Tip # 146: Pick and choose your tiny apartment advice.
There are lots of schools of thought on decorating tiny apartments.
My approach has always been to keep the place spare and spartan to maintain an illusion of space, even when there isn’t much to speak of.
And so with this in mind, I finally realized what was bugging me so much about the kids’ room progress I’ve been trying to make. In anticipation of a brother or sister getting welcomed into the space, we transitioned Faye to a twin bed a month or so ago and left her crib in the room. But with bed, crib, dresser, and assorted toy-wrangling solutions layered on top of the striped rag rug, the room lost its airyness. I originally thought there was too much furniture in the 7-foot-wide room, but I came to realize that there was too much rug.
Conventional wisdom on rugs and rooms might have me believe differently. Designers often say that rugs should take up a significant proportion of floor space and fit neatly underneath furniture. I’m considering this my fiftieth permission slip to chuck out any conventional wisdom that doesn’t fit my needs (okay, and also to remember to go with my gut). If bright and airy and functional is what you need and if a large rug is getting in the way of that, I say, get a smaller rug. Ditto decisions regarding the proportion of your dining table, or couch, or bookshelf or anything you’re trying to make work.
In this instance, switching to two smaller rugs was just the right move to open the narrow room up again and make it feel more fluid, even with the additional furniture. More than being only visually appealing, switching to two smaller rugs also had the distinct advantage of making more of the room more useable. In this case, smaller rugs created more storage. I couldn’t easily slide boxes or crates around under Faye’s bed with the rug underneath it. When I tried, the rug bubbled and folded and got messy. But without the rug under the bed or crib and with the simple addition of a few new felt chair pads on the underside of wooden boxes, the real estate under Faye’s bed increased ten-fold. Now everything can slide easily in and out and as a result, a whole lot of floorspace has opened up in other parts of the room.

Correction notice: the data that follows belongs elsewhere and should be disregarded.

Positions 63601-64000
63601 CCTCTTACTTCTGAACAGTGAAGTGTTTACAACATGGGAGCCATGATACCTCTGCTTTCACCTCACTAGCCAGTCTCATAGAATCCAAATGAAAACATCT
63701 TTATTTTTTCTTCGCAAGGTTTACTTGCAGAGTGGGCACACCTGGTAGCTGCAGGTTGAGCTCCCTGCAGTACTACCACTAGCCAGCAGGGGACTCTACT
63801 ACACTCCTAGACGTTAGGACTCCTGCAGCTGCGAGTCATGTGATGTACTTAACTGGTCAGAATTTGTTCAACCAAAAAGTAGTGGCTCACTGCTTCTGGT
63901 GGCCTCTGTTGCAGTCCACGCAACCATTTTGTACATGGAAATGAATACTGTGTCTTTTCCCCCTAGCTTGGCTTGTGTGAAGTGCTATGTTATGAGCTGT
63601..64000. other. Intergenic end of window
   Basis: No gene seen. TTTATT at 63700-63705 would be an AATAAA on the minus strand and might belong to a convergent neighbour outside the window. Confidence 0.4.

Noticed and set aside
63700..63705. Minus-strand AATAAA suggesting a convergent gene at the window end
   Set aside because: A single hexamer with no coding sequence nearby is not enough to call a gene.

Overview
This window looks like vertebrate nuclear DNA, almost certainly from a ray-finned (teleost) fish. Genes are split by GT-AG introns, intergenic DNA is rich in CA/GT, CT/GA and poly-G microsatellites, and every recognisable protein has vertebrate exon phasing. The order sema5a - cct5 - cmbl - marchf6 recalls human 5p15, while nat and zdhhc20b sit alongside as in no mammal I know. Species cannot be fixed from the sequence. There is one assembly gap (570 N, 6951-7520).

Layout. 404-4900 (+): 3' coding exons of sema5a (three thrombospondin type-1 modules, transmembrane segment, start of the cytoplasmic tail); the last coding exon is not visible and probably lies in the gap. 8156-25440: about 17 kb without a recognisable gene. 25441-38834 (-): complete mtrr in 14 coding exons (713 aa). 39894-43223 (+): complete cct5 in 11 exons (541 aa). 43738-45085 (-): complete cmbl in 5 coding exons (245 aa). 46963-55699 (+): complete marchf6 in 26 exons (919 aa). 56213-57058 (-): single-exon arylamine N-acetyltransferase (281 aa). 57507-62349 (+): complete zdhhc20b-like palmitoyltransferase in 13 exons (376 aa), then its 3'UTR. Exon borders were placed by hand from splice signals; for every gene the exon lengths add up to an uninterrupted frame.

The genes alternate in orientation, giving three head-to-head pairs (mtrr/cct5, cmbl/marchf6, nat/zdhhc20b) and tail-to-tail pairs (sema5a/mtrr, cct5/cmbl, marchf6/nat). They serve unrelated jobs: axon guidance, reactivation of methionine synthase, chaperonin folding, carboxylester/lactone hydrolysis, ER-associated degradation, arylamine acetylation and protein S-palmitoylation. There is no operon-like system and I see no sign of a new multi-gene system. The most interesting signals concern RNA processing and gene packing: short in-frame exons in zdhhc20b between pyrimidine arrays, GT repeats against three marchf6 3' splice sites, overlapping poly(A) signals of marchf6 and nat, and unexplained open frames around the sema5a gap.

So, while part of this post is about using small rugs in small spaces, and while part of it is about how adding felt pads to the bottom of your wooden crates and calling them under-the-bed storage, the real moral of the story is to find a solution that works for you; regardless of what someone in the know tells you is the right approach. When you’re figuring out how to live in a small space, it’s not just the extraneous stuff that you might consider ditching, it’s the extraneous advice. If it doesn’t work for you, throw it out.
PS. If you’re wanting to know details about our current toy storage solutions, stay tuned for tomorrow’s Baby Proof.
For the curious:
We’re selling our rag rug. If anyone’s local and has a particular hankering for a large, somewhat unconventionally sized antique rag rug, feel free to shoot me a note. It’s not perfect, but it is charming, and we’ve cleaned the heck out of it.
+ We invested in these two rugs from Brooklyn shop, Joinery. They’re about a million times lighter-weight and easier to move for vacuuming, quick washes, or rearranging should the mood strike.
+ For more rug options, head to see these just-launched beauties.